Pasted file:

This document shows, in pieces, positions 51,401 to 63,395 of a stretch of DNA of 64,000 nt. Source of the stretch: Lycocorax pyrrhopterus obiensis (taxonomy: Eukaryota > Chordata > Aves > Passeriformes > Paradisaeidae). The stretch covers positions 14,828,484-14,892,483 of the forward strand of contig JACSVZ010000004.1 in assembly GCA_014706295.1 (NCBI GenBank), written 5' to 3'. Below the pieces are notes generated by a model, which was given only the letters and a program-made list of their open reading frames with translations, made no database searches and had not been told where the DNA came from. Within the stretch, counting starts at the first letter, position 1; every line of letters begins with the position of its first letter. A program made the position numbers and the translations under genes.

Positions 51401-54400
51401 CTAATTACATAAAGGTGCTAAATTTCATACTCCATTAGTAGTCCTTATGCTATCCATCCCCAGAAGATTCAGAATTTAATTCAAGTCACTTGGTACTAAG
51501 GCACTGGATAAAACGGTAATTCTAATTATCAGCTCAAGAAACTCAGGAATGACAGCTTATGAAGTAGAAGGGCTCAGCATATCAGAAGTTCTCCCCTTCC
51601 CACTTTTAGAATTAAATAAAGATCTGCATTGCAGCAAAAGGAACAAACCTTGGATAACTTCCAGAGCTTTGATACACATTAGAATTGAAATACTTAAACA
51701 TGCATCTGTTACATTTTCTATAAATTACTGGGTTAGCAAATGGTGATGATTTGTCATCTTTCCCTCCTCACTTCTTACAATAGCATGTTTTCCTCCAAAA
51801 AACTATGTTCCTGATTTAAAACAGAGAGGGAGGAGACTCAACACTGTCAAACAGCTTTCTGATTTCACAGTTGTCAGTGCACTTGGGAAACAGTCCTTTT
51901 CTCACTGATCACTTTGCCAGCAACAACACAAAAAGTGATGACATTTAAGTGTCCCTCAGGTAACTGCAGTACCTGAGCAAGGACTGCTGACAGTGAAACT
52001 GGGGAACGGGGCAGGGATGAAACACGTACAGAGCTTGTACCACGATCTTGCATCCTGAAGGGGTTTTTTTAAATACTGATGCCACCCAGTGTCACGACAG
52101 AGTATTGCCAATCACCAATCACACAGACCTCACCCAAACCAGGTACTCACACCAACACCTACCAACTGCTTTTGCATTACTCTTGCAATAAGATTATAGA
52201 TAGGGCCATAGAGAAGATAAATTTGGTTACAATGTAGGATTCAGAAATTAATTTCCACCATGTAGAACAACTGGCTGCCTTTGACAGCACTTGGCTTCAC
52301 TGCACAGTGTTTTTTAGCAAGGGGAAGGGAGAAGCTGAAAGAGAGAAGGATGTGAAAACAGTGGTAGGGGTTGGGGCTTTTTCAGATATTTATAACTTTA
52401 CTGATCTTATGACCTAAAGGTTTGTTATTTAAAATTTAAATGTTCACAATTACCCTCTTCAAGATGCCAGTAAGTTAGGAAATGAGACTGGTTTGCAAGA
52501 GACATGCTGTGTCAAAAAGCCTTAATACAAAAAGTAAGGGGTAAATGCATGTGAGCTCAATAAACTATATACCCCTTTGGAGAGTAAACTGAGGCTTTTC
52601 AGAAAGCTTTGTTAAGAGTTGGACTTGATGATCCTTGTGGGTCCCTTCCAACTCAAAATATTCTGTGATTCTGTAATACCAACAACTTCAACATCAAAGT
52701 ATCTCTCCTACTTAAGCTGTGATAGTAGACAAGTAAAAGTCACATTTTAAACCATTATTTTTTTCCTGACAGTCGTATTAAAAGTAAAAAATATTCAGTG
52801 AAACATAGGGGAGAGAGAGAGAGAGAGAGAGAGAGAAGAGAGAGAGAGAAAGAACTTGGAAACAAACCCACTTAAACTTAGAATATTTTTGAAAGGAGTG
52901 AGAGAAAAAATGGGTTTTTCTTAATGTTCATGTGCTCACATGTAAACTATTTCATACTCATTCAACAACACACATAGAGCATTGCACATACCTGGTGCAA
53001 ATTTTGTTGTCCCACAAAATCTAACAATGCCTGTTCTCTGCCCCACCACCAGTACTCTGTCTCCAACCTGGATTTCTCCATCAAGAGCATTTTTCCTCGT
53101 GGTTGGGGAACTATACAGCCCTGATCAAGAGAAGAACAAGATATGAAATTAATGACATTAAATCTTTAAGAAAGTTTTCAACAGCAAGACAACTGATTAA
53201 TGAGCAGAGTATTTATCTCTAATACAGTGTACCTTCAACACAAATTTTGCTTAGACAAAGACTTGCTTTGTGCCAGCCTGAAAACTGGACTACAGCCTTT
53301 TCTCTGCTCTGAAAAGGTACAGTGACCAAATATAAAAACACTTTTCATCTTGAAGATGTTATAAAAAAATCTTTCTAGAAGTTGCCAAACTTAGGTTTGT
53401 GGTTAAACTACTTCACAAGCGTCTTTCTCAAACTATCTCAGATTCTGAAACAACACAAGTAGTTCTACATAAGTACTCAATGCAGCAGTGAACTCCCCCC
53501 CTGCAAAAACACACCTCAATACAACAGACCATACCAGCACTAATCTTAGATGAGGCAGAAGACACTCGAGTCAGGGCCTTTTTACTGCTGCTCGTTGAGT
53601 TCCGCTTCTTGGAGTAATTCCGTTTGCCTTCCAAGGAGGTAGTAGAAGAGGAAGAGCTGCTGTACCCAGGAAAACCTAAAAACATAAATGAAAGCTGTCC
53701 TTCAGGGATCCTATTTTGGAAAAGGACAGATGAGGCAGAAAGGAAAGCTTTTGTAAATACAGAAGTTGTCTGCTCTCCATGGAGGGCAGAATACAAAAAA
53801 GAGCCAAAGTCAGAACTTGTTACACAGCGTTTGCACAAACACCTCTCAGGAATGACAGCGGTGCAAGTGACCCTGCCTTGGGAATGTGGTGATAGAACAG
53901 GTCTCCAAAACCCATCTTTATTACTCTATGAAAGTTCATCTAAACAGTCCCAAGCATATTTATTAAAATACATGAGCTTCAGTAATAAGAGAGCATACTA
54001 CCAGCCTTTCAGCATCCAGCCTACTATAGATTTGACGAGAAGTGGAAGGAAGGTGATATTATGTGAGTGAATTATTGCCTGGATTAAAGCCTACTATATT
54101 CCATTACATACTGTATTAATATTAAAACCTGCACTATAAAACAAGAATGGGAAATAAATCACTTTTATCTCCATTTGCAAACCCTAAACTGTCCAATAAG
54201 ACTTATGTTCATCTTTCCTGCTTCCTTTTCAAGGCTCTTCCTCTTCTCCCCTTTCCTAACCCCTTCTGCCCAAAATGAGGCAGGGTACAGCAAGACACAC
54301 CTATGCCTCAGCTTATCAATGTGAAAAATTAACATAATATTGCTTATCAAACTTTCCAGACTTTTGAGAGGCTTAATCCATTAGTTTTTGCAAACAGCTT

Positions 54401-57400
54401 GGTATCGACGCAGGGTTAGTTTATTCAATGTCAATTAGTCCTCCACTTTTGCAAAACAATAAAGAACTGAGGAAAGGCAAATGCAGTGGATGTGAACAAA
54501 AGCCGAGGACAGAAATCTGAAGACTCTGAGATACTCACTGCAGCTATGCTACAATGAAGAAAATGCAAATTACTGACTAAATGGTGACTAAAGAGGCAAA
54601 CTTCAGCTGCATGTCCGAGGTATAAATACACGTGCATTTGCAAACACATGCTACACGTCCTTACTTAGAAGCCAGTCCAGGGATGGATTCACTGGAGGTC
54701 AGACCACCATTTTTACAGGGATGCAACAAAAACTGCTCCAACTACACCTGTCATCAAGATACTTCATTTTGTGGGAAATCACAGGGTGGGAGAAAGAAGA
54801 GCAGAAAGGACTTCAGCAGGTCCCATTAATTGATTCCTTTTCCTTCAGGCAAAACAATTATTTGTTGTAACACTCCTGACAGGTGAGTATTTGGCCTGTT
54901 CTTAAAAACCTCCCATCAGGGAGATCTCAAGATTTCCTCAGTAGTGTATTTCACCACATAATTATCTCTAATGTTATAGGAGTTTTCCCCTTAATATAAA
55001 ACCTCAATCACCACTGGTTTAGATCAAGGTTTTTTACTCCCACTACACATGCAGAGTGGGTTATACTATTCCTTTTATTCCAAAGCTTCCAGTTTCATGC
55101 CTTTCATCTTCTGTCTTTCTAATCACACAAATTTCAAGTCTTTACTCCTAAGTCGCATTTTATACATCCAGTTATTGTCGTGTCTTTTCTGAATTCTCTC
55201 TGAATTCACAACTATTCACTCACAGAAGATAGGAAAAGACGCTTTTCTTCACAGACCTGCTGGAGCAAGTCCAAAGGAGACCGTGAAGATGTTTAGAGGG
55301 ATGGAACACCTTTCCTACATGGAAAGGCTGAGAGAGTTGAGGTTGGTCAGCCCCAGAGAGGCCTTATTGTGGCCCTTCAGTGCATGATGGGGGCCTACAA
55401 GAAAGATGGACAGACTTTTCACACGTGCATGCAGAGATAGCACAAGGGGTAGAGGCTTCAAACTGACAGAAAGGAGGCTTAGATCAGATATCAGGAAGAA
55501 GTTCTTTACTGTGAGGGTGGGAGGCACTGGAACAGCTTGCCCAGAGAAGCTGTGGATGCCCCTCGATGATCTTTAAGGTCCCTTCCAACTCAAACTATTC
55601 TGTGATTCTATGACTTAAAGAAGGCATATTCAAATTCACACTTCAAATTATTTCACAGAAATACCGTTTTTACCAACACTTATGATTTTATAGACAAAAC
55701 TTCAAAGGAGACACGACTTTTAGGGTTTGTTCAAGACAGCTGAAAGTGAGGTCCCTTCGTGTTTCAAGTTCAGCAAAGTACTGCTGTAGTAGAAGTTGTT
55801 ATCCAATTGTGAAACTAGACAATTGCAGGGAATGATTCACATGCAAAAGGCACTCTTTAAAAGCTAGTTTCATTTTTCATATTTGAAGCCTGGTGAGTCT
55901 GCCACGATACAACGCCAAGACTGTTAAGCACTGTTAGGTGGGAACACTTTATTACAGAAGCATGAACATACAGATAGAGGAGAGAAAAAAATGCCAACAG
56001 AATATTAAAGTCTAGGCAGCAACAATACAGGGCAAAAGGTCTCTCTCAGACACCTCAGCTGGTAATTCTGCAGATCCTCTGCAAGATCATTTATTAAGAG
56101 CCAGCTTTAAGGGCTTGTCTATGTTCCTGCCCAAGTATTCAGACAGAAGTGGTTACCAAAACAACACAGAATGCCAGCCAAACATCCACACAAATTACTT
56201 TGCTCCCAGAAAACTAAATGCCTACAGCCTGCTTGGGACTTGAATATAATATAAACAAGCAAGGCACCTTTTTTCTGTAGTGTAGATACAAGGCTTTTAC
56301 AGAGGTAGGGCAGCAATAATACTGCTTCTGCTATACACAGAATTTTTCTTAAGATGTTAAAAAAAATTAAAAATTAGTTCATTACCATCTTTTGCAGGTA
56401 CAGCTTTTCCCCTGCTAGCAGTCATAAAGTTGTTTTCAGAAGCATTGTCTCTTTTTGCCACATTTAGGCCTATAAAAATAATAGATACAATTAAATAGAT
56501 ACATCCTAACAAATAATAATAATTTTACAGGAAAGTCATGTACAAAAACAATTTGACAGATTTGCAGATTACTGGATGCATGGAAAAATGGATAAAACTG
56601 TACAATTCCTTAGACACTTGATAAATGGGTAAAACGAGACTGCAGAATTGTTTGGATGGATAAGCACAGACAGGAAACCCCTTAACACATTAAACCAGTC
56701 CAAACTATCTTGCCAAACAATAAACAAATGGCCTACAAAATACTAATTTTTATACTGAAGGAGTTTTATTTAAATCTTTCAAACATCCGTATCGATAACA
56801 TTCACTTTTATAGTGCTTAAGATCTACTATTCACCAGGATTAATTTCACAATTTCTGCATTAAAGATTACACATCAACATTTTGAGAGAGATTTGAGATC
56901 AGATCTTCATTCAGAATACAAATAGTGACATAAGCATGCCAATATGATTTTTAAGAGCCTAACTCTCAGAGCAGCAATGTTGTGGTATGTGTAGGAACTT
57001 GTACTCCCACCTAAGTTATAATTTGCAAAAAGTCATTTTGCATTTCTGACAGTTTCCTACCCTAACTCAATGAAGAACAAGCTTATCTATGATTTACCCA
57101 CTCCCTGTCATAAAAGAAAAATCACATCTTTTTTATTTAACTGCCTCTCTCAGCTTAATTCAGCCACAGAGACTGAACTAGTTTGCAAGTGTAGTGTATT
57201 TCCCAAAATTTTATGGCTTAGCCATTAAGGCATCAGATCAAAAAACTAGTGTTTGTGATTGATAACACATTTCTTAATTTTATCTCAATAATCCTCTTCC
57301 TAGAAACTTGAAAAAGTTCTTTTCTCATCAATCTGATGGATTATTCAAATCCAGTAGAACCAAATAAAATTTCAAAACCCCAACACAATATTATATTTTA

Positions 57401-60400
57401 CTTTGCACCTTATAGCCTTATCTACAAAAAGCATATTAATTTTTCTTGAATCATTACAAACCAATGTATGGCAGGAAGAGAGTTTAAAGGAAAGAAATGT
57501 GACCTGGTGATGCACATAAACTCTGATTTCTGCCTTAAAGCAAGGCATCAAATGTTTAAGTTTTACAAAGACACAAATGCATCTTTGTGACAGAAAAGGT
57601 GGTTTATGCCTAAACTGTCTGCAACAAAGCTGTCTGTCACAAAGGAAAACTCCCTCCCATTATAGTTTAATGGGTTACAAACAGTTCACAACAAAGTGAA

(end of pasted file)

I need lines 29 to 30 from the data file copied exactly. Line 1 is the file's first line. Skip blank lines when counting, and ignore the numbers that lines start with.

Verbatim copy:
54001 CCAGCCTTTCAGCATCCAGCCTACTATAGATTTGACGAGAAGTGGAAGGAAGGTGATATTATGTGAGTGAATTATTGCCTGGATTAAAGCCTACTATATT
54101 CCATTACATACTGTATTAATATTAAAACCTGCACTATAAAACAAGAATGGGAAATAAATCACTTTTATCTCCATTTGCAAACCCTAAACTGTCCAATAAG